Recalling Our Matrix

Recalling Our Matrix June 26, 2014

Paul Regnier made a bingo game to help students spot parallels between Jesus and Neo in The Matrix. I’ve included the bingo card at the end of the post below.

Lots of studies have been done which indicate both the recycling of story motifs across literature and film, and also the tendency of historical figures to be conformed to type over time. Although a close analysis of literature needs to go deeper than the mere spotting of parallels, students absolutely must be able to see such parallels as well, as well as the differences that are highlighted as a result of spotting them.

What struck me most about his post was something that resonated with my own experience: The Matrix is something of a modern classic, but it is ancient history to most of today’s students. That means that they are about as likely to have seen the movie as they are to have read something by Aristotle.

Have you found this in your experience? Do you force yourself to stop referring to movies like The Matrix to illustrate points, because the reference is no longer clear and current? Do you substitute new ones?

I wonder what the name of this blog sounds like to people who’ve never seen The Matrix and thus don’t get the double entendre

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  • Ooh this reminds me, The Matrix can be interpreted as a transgender narrative, or a variety of gender abolitionist narrative.

    Also, eh, the jesus character had great powers before the resurrection too.

  • Thanks for the link James.

    My religion and film course has so far been a great reminder of how quickly pop culture moves on – I’ve shown bits and bobs of Four Weddings and Trainspotting, and my students’ overwhelming reaction has been “why are you showing us these old films?!”

    Seminal events pass into history rather quickly too – when I started teaching a few years ago, 9/11 was something that came up in class pretty often, and I used to start my course on Islam with a lesson of getting the whole “aren’t all Muslims terrorists?” thing out of the way. I don’t bother with that anymore, because the students I would teach that to weren’t even born when 9/11 happened.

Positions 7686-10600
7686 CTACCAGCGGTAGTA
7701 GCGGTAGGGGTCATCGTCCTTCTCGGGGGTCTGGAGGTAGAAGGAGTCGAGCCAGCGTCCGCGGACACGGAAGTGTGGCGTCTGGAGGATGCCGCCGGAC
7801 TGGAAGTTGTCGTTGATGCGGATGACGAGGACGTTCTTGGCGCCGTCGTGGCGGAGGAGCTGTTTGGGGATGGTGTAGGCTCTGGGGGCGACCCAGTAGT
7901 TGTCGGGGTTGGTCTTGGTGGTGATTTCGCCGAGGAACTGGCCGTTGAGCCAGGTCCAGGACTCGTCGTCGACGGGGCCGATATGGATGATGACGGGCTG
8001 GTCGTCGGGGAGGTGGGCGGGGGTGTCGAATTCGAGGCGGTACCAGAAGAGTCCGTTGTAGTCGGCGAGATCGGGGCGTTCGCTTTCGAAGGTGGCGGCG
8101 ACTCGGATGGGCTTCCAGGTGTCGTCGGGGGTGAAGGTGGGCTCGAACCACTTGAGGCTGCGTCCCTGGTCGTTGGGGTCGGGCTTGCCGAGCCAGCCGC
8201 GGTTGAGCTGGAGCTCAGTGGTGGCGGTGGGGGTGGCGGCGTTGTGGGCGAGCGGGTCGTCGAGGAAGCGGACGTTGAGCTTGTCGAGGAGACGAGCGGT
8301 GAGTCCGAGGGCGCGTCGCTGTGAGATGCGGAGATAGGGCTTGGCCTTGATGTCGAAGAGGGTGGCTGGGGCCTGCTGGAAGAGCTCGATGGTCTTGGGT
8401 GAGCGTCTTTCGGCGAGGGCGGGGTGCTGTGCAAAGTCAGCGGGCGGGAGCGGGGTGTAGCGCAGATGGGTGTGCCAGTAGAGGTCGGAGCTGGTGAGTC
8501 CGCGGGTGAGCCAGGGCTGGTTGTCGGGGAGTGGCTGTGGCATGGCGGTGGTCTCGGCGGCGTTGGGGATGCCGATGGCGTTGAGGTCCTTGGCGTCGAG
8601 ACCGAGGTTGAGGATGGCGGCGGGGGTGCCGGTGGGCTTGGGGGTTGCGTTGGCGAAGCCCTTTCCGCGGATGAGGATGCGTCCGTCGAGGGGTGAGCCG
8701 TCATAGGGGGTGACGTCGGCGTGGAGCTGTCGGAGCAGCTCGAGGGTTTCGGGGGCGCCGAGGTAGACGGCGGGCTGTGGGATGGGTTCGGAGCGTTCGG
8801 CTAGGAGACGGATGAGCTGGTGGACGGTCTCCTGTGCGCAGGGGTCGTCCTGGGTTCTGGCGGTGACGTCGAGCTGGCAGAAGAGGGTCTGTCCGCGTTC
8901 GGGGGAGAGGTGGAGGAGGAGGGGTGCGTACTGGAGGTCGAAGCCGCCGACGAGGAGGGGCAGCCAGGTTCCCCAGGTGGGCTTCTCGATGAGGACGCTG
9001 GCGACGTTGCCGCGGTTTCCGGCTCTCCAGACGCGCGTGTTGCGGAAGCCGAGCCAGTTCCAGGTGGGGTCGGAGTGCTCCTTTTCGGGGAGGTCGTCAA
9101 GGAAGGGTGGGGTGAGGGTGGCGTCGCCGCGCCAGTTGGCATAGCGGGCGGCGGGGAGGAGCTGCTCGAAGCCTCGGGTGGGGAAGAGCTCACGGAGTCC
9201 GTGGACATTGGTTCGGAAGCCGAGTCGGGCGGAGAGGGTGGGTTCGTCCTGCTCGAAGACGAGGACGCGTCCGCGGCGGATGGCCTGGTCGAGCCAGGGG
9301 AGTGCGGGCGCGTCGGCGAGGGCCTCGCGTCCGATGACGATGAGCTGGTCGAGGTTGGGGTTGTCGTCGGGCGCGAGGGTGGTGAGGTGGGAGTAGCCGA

But you’ll be pleased to know that the kids *love* the ten seconds they get to see of Tom Baker era Doctor Who!

  • Michael Wilson

    James, I’m sure The Matrix will get a reboot soon. Though I dont know if it will have the same impact. The Matrix was a good 90’s film in that it captured the angst of a generation living in a golden age of peace and plenty in the shadows of their WW II grandparents and 60’s revolutionary parents. It was really the birth of the conspiricy movement as it created a scenerio where the boredom of the peaceful world was a front for an all powerful secret force of control that the knowladgeble few could fight on their computers. I think we are moving into a more uncertain age and hopefully people will be galvanized into confronting real problems and not fantasy problems.

  • arcseconds

    Neo didn’t gather a group of followers, though, did he?

    I’m pretty sure people watch old movies more than they read Aristotle.

    • He did if you squint a bit. Morpheus’s followers are kind of his followers by proxy. Plus Morpheus, and later Tank and Trinity come to believe he is the One.

    • Right Neo merely co-opted a pre-existing group of believers, where as Jesus …

      … oh, wait …

      • arcseconds

        Whereas Jesus is explicitly mentioned as having personally converted several followers from secular activities? I’m not sure where you’re going with this. Are you suggesting that he just bought John the Baptist’s practice?

        • Simpler than that; Jesus had Judaism, with scriptures, traditions, and Roman occupation ready-made.